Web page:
From demolition to redevelopment - your ideas to tackle Esplanade eyesores

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What on earth are we going to do with our unloved, ugly multi-storey car parks in Kirkcaldy?

It’s a shame King Charles opted to visit Dunfermline this coming week rather than the Lang Toun.

One sight of these buildings would have had him frothing about ‘monstrous carbuncles’ - as he famously once described the extension to the National Gallery in London.

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You can bet that action would have followed even before the ink was dry on any Royal decree.

The Esplanade multi-storey car park in KirkcaldyThe Esplanade multi-storey car park in Kirkcaldy
The Esplanade multi-storey car park in Kirkcaldy

Maybe it needs that sort of intervention - one that leads to direct, immediate action that changes the landscape.

The news that a parking charge pilot project had ended propelled the car parks back on to our radar.

It centred on the Thistle Street facility, the little brother that sits in the shadows of the Ugly Sisters - the two Esplanade multi-storeys.

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It may be smaller, but it was borne out of the same school of brutalism which seemed to have held court when it came to architecture and design here in the 1960s and 1970s. We’re still living with that legacy.

Volunteers Green has a key role to play in the transformation of the waterfrontVolunteers Green has a key role to play in the transformation of the waterfront
Volunteers Green has a key role to play in the transformation of the waterfront
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I suspect we’ve become de-sensitised to the hideous look of the buildings.

We’ve long since learned to live with them, along with all the other appalling, tatty buildings that have been allowed to decay and decline unchecked over many, many years.

Oh, to have a batch of compulsory purchase orders and be allowed to wander round town slapping them on buildings landlords and owners have simply abandoned without so much as a second thought to the town.

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A parking charge pilot project is ending at Thistle Street car parkA parking charge pilot project is ending at Thistle Street car park
A parking charge pilot project is ending at Thistle Street car park

The improvements made to parking bays and lighting inside - a decent project which made a real difference - were all largely hidden by that grim exterior.

The response to our story on the end of the parking charge trial sparked a raft of comments on what needs to happen to the multi-storeys, and the land they occupy.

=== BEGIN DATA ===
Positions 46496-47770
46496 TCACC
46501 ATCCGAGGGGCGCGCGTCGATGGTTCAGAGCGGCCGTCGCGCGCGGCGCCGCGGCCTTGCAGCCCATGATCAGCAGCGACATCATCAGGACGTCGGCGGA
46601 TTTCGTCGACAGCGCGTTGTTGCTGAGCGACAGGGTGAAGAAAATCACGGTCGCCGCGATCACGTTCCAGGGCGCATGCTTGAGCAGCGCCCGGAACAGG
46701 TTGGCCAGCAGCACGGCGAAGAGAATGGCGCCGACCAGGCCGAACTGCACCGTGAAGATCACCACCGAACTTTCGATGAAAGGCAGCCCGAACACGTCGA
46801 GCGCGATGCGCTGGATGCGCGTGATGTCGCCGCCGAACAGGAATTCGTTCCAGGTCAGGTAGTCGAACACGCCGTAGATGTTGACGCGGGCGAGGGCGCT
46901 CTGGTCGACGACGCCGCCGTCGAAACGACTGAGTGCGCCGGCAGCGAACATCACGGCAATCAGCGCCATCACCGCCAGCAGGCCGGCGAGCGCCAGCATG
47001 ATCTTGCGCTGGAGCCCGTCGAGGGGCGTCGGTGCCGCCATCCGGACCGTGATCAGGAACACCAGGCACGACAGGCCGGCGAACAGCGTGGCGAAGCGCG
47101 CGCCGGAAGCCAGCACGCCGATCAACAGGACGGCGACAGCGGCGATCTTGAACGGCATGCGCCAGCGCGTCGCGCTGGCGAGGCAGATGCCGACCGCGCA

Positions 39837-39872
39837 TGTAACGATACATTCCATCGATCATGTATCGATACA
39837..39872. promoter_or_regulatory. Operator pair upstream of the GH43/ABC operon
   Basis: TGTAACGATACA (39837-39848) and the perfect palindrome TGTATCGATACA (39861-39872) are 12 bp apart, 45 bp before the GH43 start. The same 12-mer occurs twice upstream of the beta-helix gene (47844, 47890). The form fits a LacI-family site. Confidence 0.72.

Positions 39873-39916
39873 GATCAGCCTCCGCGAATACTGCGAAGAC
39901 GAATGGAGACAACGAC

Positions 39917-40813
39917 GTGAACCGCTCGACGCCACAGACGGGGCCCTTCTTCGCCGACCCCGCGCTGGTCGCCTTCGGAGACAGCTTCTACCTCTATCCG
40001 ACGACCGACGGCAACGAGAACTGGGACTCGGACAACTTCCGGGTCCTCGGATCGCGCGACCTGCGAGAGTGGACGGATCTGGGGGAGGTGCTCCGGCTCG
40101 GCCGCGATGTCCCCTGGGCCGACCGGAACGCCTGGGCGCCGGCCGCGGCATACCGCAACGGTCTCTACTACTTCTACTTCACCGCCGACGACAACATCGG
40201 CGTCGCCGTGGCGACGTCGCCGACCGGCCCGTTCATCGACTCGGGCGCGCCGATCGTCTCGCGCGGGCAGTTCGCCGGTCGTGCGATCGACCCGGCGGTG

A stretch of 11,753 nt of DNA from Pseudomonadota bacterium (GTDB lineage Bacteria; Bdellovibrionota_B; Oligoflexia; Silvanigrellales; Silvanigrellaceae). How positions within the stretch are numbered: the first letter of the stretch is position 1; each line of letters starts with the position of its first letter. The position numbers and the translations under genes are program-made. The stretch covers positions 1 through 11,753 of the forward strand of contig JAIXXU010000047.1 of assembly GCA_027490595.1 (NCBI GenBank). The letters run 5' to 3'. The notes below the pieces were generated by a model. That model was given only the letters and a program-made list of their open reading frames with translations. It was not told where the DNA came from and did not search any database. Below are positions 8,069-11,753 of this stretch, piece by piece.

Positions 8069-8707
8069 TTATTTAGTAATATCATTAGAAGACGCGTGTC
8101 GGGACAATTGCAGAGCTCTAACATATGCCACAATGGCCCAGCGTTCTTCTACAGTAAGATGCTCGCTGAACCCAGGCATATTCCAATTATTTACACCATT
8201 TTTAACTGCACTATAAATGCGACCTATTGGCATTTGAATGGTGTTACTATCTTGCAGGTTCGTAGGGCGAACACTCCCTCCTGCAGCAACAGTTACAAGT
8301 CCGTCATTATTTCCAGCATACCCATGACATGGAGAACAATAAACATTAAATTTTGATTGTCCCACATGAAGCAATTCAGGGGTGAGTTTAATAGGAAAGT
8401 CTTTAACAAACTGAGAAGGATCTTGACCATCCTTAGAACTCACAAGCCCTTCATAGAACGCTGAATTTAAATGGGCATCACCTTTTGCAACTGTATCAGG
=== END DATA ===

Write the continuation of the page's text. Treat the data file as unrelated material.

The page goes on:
It’s a prime site - one that grows even further in scale if you factor in the gap site created by the demolition of the old swimming pool.

The then owners of the Mercat Shopping Centre - which bought the pool for quid - pledged it wouldn’t become a white elephant. Guess what has been allowed to happen …

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On our Facebook page there were many calls for the multi-storeys to be torn down and the prime land they occupy transformed to revitalise our town centre.

Ideas, there were plenty.

Gordon Hay: Knock it down and create a place similar to Gunwarf in Portsmouth that has cinemas, eateries and shops in a great environment. Use the south facing views and make use of them with outdoor areas that can be covered in winter.

Ian Thomson: A plan for demolition should be now prepared. The building has come to the end of its useful life. I’ve often wondered if Kirkcaldy should look at getting a larger leisure centre to cope with an increasing population.

Stuart McAusland: Get it demolished and create some green space. The centre of Dundee is quite different these days and on sunny days lots of people are enjoying the green areas across from the VA and discovery.

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Ian Yule: Pull it down and put some new flats with lovely sea views - .get people living back in the town centre again.

Others looked at an even bigger picture, encompassing Volunteers Green - the only green space in the town centre which is also underused, but valued by those who do enjoy its tranquility.

A consultation is due on how it can be developed and made more of a focal point, without losing its history.

Richard Henderson summed it up: “We need a public space that is usable and complementary land uses. This amount of space does not exist any where else. Use it wisely.”

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Getting the balance right is a challenge. It’s also an opportunity to effect real, transformational change and breathe new life into the very heart of our town centre.

We don’t have a blank canvas - not until the buildings come down - and we certainly don;t have a blank cheque, but we do have ideas and a vision of what could be. Make that potential a reality and it could be a game-changing moment.

And we have one asset that many other towns would die for.

Fiona Forbes summed it up best: “ The sea view is the selling point.”